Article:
Post by Mike Spencer
Here's the session log recorded by adding "-X filename" to rc.sendmail,
the script that runs/restarts sendmail.
+ Receiving mssg from my email client
+ Connecting to remote server and attempting to send mssg
+ Reporting failure to root on local host. A mail mssg to root
showed up in /var/spool/mail/root with substantially the same text
as in the session transcript next below.
the server name I use as well as the CNAME of the same host where it
responds with it.
ACK

I'll reply after I have a chance to review the sendmail -X log.
--
Grant. . . .
unix || die
Mike Spencer
2020-04-25 00:10:16 UTC
Permalink
Post by Grant Taylor
Hi Mike,
I'll reply with more details later after reviewing the log file. I
wanted to respond to your other answers / points fairly quickly.
Post by Mike Spencer
Because it's simple and short, I'm including my authinfo file here.
If, as it appears, the AUTH command is never sent to the remote server,
the authinfo presumably never gets used.
:-/
So that leaves us wondering why Sendmail isn't attempting to use the
auth info.
Post by Mike Spencer
--- BEGIN authinfo ---
AuthInfo:remote-host.com "U:valid-username" "P:rEdAcTeD" "M:LOGIN"
--- END authinfo ---
And that might be why.
AuthInfo:remote-host.com "U:valid-username" "P:rEdAcTeD" "M:LOGIN"
AuthInfo:smtp.remote-host.com "U:valid-username" "P:rEdAcTeD" "M:LOGIN"
You're dealing with hostnames, not domain names here. The following
- remote-host.com
- smtp.remote-host.com
- otherserver.remote-host.com
So, if Sendmail is connecting to smtp.remote-host.com and there is no
entry for smtp.remote-host.com, Sendmail won't try to use AUTH.
This is seeming like a good candidate for the simple toe stubbor that
might be getting you.
That was the problem.

The sys admin told me to direct my mail to smtp.remote-host.com.
That's a valid name with a DNS entry. Using that name in the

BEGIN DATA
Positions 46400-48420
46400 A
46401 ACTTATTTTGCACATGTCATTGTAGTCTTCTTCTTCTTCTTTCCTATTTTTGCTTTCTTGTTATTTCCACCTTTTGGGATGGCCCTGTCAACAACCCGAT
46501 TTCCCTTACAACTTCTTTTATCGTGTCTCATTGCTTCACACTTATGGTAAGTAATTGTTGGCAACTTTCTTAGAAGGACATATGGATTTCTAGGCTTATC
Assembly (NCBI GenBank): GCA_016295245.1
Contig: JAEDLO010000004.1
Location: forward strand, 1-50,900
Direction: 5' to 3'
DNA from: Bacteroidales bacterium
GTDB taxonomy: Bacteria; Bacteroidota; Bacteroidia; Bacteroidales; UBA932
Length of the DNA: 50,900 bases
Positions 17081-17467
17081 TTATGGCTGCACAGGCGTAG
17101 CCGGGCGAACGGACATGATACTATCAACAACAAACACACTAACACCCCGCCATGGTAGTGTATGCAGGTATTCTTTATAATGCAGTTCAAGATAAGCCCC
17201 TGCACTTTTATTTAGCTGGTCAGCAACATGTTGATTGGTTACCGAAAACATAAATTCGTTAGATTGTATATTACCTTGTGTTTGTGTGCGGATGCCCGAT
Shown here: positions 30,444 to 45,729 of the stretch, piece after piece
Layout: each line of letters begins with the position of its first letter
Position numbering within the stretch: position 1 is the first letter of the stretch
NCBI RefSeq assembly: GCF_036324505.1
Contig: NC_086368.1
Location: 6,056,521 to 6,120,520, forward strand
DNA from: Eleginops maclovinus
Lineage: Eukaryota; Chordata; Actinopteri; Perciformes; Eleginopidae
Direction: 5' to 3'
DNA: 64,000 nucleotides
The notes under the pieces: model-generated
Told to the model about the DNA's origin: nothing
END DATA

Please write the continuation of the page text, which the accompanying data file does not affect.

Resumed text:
mailertable file works as expected (to the extent that local sendmail
obediently opens a connection to the right host.)

But that's not the CNAME of the box in question. The CNAME is
main-box.remote-host.com. And it is the CNAME with which it
identifies itself when the connection is opened on port 587 and
subsequently in response to EHLO.

Putting main-box.remote-host.com in the authinfo file results in AUTH
LOGIN being sent by my sendmail and accepted by the remote server.

For the record, these lines are in /usr/share/sendmail/cf/README:

The authinfo ruleset looks up {server_name} using the tag
AuthInfo: in the access map. If no entry is found,
{server_addr} is looked up in the same way and finally just
the tag AuthInfo: to provide default values.

Note: searches for domain parts or IP nets are ONLY PERFORMED IF
THE ACCESS MAP IS USED; if the authinfo feature is used then ONLY
UP TO THREE LOOKUPS ARE PERFORMED (two exact matches, one
default).

Bat Book 10.9.3.2 is not clear on this. And neither BB nor README
mention the matter of some-valid-hostname versus CNAME. Author of
article at [1] in section "Client-Side SMTP AUTH + SMART_HOST" refers
to the authinfo line with a space after "Authinfo:" instead of a
hostname but doesn't understand that it's a default.

Now I have authinfo like this

AuthInfo:main-box.remote-host.com "U:usernaame" "P:PasWoRd" "M:LOGIN"
AuthInfo: "U:usernaame" "P:PasWoRd" "M:LOGIN"

And I owe you an apology because I screwed up the log file I posted
last. When I redacted real hostnames, I replace both
smtp.remote-host.com and main-box.remote-host.com with the same
substitute name, probably depriving you of a glaring clue that your
notion (quoted near the beginning of this reply) might be correct.
Mea culpa.

So I have sent *one* mssg via port 587 and the mssg was delivered.
Remains to be seen how well it will work with daily usage but I'm
very hopeful.

Thank you *so* much for your help and attention. If you're ever in
the neighborhood, I owe you a cold beer or $BEVERAGE_OF_CHOICE.

- Mike


[1] https://www.linuxquestions.org/questions/showthread.php?postid=1144343#post1144343
--
Mike Spencer Nova Scotia, Canada
Grant Taylor
2020-04-25 19:37:32 UTC
Permalink
Post by Mike Spencer
That was the problem.
:-)
Post by Mike Spencer
The sys admin told me to direct my mail to smtp.remote-host.com.
That's a valid name with a DNS entry. Using that name in the
mailertable file works as expected (to the extent that local sendmail
obediently opens a connection to the right host.)
*nod*
Post by Mike Spencer
But that's not the CNAME of the box in question. The CNAME is
main-box.remote-host.com. And it is the CNAME with which it identifies
itself when the connection is opened on port 587 and subsequently in
response to EHLO.
I was wondering if such was the case.

Note: I think the canonical name that the CNAME record refers is MUCH
more important than what the server HELOs / EHLOs as. — Think about it